1001 Python Programming Tips

Introduction to 1001 Python Tips & Tricks

On this page I capture all the little Python tips & tricks which I discover while working with Python. They tend to be the little snippets which are too small for a full blog post.

Don’t use Print for debugging

There is a good alternative to using Print in the Python Ice cream Library – see this great article https://towardsdatascience.com/stop-using-print-to-debug-in-python-use-icecream-instead-79e17b963fcc for a full introduction.

For me, one of the key benefits is, it makes the intent clear. When you’ve finished debugging there is no doubt about what was temporary debug code and what should be kept. It’s much easier to search through for ‘ic’ and remove all those lines than it is for ‘print’.

Jupyter Keyboard Shortcuts

Key combinationJupyter Function
Alt-EnterInsert new row / cell
Shift-EnterRun cell

Use f Strings to format Dates and Times

import datetime
now = datetime.datetime.now()
print(f'{now:%Y-%m-%d %H:%M}')

Use this with the Python formatting codes below.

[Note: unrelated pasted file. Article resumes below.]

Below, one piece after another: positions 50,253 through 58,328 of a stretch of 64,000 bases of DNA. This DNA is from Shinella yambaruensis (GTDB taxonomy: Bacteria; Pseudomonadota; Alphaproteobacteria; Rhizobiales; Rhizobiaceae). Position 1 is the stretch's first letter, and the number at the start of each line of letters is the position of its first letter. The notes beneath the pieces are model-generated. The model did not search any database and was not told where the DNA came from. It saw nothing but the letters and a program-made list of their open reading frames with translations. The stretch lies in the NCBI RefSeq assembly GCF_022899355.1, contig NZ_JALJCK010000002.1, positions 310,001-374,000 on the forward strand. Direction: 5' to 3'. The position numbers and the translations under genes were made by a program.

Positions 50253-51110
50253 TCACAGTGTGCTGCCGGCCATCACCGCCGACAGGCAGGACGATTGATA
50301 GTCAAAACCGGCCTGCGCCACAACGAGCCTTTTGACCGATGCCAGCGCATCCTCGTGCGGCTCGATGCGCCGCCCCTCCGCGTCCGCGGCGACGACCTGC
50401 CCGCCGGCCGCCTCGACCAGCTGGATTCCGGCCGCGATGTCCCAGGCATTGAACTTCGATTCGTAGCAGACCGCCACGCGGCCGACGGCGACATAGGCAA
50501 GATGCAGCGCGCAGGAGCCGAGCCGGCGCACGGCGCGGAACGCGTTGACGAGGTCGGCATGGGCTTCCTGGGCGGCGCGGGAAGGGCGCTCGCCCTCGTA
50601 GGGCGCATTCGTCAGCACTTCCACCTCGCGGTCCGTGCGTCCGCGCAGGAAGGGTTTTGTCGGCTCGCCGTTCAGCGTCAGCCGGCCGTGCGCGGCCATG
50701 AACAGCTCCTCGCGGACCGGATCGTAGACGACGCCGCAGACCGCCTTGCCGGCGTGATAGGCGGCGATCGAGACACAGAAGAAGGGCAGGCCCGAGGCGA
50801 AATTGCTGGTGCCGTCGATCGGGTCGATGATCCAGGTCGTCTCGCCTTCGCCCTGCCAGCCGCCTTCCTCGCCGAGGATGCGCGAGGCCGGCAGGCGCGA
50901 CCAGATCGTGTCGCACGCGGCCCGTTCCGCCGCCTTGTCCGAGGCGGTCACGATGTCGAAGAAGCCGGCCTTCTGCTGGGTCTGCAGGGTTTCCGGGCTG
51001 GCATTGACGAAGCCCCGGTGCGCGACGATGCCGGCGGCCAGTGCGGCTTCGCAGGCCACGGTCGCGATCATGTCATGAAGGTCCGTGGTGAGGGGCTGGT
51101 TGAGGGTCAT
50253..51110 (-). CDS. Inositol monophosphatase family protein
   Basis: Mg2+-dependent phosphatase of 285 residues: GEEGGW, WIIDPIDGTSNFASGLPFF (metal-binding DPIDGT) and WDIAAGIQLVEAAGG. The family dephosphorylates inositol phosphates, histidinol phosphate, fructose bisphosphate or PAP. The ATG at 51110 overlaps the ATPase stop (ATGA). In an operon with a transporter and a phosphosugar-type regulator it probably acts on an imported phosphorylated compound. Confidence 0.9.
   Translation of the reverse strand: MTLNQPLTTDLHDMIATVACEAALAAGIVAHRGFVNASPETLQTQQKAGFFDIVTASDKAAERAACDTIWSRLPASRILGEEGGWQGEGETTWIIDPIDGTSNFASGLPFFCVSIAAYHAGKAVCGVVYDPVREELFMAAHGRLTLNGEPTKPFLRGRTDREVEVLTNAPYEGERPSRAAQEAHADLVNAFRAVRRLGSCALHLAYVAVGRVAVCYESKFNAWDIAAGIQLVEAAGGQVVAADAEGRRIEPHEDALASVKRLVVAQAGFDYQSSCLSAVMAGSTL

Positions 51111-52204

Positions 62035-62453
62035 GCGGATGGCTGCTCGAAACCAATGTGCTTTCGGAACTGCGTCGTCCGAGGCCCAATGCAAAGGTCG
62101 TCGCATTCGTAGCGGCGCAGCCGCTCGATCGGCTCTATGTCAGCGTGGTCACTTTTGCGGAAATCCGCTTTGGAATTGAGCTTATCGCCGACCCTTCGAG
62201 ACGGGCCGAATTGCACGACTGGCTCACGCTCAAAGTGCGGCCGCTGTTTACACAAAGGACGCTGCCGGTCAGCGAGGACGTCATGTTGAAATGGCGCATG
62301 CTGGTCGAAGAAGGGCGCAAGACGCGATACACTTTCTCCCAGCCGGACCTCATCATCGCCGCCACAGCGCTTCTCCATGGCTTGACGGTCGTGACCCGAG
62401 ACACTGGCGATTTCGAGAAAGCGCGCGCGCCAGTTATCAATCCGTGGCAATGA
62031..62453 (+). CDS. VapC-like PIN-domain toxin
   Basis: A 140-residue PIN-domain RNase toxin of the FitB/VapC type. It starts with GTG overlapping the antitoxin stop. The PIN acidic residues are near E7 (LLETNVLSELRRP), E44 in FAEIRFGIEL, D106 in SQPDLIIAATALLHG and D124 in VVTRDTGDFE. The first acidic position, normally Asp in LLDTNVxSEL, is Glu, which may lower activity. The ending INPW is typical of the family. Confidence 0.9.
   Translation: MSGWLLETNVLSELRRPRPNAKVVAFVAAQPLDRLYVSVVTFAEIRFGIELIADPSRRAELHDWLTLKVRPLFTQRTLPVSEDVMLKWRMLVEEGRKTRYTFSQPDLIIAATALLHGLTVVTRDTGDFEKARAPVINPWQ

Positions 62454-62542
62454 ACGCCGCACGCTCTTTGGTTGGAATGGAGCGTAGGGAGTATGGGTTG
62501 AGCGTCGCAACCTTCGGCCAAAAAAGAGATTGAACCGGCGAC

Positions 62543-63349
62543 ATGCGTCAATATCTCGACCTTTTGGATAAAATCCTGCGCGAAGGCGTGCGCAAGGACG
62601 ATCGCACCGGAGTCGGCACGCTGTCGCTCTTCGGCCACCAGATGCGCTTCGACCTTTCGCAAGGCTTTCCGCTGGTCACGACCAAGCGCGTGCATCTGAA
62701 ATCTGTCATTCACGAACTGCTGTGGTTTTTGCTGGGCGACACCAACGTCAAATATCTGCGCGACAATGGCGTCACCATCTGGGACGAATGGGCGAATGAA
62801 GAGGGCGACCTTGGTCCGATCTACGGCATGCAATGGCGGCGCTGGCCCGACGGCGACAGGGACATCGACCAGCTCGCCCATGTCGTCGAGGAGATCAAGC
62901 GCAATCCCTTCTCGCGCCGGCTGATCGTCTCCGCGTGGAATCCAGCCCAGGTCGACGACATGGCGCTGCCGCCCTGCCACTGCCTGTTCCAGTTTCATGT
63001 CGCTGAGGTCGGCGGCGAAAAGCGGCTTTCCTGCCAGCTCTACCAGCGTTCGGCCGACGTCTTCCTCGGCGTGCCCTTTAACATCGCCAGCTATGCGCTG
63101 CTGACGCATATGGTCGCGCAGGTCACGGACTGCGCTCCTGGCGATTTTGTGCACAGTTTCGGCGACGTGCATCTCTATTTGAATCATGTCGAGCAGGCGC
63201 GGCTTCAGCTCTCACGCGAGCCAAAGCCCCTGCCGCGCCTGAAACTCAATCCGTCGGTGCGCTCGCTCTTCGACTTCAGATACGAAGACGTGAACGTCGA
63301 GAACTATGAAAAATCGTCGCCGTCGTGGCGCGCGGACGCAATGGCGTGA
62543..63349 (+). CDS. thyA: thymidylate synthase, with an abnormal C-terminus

DirectiveDescriptionExample
%aWeekday, short versionWed
%AWeekday, full versionWednesday
%wWeekday as a number 0-6, 0 is Sunday3
%dDay of month 01-3131
%bMonth name, short versionDec
%BMonth name, full versionDecember
%mMonth as a number 01-1212
%yYear, short version, without century18
%YYear, full version2018
%HHour 00-2317
%IHour 00-125
%pAM/PMPM
%MMinute 00-5941
%SSecond 00-598
%fMicrosecond 000000-9999995E+05
%zUTC offset100
%ZTimezoneCST
%jDay number of year 001-366365
%UWeek number of year, Sunday as the first day of week, 00-5352
%WWeek number of year, Monday as the first day of week, 00-5352
%cLocal version of date and timeMon Dec 31 17:41:00 2018
%xLocal version of date12/31/18
%XLocal version of time####
%%A % character%

It’s odd but there’s no built in method for nicely formatting a date with the ‘st’, ‘nd’, ‘rd’ or ‘th’ so I use this function

def fday(n):
    return str(n)+("th" if 4<=n%100<=20 else {1:"st",2:"nd",3:"rd"}.get(n%10, "th"))

You can then do something like

print(f’Today is {now:%B} {fday(now.day)} {now:%Y}’)

and you will get a nicely formatted date like “July 24th 2021” which I like as a readable and globally unambiguous date, far better than 07242021 or 072421 or 240721….all of which you can work out when the day of the month is >12 but where the day of the month is <12 the reader doesn’t know how to interpret the date.